Often one of the first questions a matrimonial attorney gets asked by clients contemplating a divorce is, “how do I obtain a legal separation?”  The answer is that in the State of New Jersey there is no such thing as a “legal separation”.  If one wishes to separate from their spouse, they simply move out.  Unlike many other states, New Jersey does not have a law on legal separation.  

In this State, one does not have to ask for the court’s permission or obtain a formal decree of any sort in order to be able to move out of the marital home and “officially” separate from his or her spouse.  Of course this freedom to separate is not a license to abandon all financial and domestic responsibilities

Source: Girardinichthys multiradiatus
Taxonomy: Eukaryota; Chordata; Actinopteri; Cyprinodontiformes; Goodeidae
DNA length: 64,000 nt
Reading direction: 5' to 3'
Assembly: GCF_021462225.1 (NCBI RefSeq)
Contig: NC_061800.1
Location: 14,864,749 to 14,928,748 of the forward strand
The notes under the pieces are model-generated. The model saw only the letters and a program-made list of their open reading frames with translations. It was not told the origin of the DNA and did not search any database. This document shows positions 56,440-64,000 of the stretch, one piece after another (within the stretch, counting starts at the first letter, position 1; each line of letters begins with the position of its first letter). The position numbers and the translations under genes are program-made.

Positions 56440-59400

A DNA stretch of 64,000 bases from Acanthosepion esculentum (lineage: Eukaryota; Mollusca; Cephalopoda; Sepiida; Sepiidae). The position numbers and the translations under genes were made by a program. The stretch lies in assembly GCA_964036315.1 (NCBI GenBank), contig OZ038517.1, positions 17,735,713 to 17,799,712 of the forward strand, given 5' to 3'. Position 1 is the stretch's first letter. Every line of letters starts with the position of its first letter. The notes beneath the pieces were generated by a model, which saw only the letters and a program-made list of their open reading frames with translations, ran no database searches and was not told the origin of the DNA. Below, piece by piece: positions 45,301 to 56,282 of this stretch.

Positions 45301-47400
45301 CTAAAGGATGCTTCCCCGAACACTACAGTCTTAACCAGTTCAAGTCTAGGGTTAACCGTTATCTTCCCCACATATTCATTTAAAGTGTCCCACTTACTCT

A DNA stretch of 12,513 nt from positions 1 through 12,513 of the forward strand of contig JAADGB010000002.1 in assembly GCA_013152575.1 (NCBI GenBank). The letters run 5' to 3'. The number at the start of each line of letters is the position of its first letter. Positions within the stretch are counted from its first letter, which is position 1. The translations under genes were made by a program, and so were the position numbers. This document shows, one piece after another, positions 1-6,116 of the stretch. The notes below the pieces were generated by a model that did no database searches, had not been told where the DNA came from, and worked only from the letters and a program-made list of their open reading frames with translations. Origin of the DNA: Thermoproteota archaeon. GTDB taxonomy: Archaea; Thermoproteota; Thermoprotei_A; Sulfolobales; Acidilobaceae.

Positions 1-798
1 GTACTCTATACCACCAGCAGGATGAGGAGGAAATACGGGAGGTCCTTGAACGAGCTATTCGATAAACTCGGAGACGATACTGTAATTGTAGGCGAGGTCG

Continue reading “Separation of Husband and Wife Before a Complaint is Filed”

Alimony: Does It Work Both Ways?

The “traditional” object of alimony is support of the wife.  In fact, for years alimony has been defined as a continuation of the husband’s duty arising out of the marital relationship to support his wife.  However, as with many gender bias issues that have evolved over the years, the notion that only a wife will receive alimony as a result of divorce is simply not true today.  

Notwithstanding the traditional verbiage contained in case law, alimony may, in fact, be awarded to either party.  The roles of the husband being the breadwinner and the wife being the dependent spouse no longer apply in every divorce situation.  This sociological change was affirmed in the case Lepis v. Lepis, 83 N.J. 139 (1980), when the late Justice Morris Pashman avowed, “traditional notions of sexist stereotypes must be abandoned.”  Thus, for at least the Continue reading “Alimony: Does It Work Both Ways?”